Former ‘America’s Got Talent’ singer releases debut album

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Former America's Got Talent participant releases album.

Staff Writer

A while back I was messing around on the Internet, as one does, when I noticed that a few of my friends were raving about this guy named Andrew De Leon, who apparently lit up the local “America’s Got Talent” audition like a natural gas fire. Normally, I do not care about “America’s Got Talent,” but apparently this guy went to my high school. Since school loyalty always trumps personal taste, I went and watched the video, and what I saw and heard defied belief.

I saw a guy dressed in so much black, he looked like someone’s off-duty shadow nervously walk up on stage and start singing an opera piece and within thirty seconds, every person in the room was on their feet and tears were flowing. It was like watching Plavalaguna in “The Fifth Element,” only it was real. And even after he was done singing, he had another sucker punch when he revealed that “America’s Got Talent” was his first real singing gig and he had entirely self-taught himself to wail out those glorious operas.

Andrew went on all the way to AGT’s semifinals. He did not win, but he clearly got the last laugh, since he has a debut album called “Black Lights,” and I do not know the name of the actual winner. I suspect few actually still remember. Anyway, getting to the point: this album is pretty good, though there are flaws here I just can not abide, and a lot of the songs feel forced and unconfident. “The Devil’s Knight,” for example, is alright, but it does not need the constant repetition of the title, much less a rap verse, and those become anchors around the song’s neck. I love the novel symphonic rock/electro mix in many of the songs, but I think it lacks muscle and punch in some places, and he should have gone for it harder and louder, like a proper symphonic metal album.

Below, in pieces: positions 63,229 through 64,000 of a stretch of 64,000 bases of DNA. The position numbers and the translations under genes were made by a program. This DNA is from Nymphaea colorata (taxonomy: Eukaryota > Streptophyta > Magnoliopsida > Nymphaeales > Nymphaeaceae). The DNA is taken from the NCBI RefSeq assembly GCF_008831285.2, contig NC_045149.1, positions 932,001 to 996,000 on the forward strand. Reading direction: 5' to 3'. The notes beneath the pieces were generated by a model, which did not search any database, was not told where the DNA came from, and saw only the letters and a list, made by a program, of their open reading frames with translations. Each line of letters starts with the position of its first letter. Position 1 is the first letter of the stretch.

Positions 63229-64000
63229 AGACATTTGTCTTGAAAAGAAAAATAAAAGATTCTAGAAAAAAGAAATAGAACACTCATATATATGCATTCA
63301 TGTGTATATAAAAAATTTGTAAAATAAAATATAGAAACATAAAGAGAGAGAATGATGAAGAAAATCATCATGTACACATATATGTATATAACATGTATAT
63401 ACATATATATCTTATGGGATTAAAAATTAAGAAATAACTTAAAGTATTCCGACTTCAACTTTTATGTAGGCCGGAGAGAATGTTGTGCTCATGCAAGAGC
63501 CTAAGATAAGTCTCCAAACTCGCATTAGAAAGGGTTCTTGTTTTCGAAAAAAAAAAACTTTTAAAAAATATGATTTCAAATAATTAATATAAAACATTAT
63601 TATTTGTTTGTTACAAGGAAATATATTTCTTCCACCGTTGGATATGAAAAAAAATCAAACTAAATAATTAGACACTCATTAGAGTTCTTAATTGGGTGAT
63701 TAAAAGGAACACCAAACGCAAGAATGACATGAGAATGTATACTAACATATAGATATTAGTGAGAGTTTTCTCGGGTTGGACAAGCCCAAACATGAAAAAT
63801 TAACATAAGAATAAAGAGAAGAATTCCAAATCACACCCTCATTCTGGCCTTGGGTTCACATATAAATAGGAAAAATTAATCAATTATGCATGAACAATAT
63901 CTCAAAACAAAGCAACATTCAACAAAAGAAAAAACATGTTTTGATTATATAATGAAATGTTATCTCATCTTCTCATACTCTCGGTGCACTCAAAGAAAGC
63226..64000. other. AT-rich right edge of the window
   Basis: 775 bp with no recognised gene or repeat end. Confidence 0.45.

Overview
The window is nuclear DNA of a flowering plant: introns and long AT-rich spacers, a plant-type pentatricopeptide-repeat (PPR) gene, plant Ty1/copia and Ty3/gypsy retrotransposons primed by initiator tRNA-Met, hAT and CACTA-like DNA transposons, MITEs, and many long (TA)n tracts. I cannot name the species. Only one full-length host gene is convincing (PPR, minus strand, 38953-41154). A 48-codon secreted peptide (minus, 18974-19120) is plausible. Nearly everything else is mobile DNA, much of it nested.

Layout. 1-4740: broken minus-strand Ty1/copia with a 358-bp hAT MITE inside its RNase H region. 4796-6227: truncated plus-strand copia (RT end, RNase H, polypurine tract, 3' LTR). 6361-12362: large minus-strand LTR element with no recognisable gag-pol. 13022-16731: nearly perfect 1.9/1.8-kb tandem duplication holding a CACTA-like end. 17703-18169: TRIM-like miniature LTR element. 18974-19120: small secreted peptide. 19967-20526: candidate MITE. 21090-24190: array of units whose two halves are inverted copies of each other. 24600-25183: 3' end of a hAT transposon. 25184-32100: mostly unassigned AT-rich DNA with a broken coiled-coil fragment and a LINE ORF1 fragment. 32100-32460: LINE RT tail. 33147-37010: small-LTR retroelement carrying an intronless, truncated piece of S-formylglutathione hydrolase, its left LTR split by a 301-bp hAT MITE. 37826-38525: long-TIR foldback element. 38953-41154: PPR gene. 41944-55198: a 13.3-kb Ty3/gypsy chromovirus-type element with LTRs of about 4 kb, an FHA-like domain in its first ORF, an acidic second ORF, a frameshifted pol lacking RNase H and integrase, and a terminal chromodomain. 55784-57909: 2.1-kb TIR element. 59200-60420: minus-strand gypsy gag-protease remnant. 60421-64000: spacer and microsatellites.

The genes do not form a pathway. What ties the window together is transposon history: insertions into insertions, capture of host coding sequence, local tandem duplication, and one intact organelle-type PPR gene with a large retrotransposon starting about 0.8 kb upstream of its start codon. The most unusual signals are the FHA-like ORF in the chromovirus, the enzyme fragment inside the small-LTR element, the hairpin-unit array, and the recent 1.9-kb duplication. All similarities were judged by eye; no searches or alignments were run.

Flaws aside, there is still potential here. All the opera songs that made Andrew famous are represented here, and they alone are worth it. “Counterfeit Lover” is a charming ballad, and “My Release” hits the proper symphonic rock mark.

I want to hear more from Andrew de Leon, but I want him to give more in return. Call this the first step on the ladder.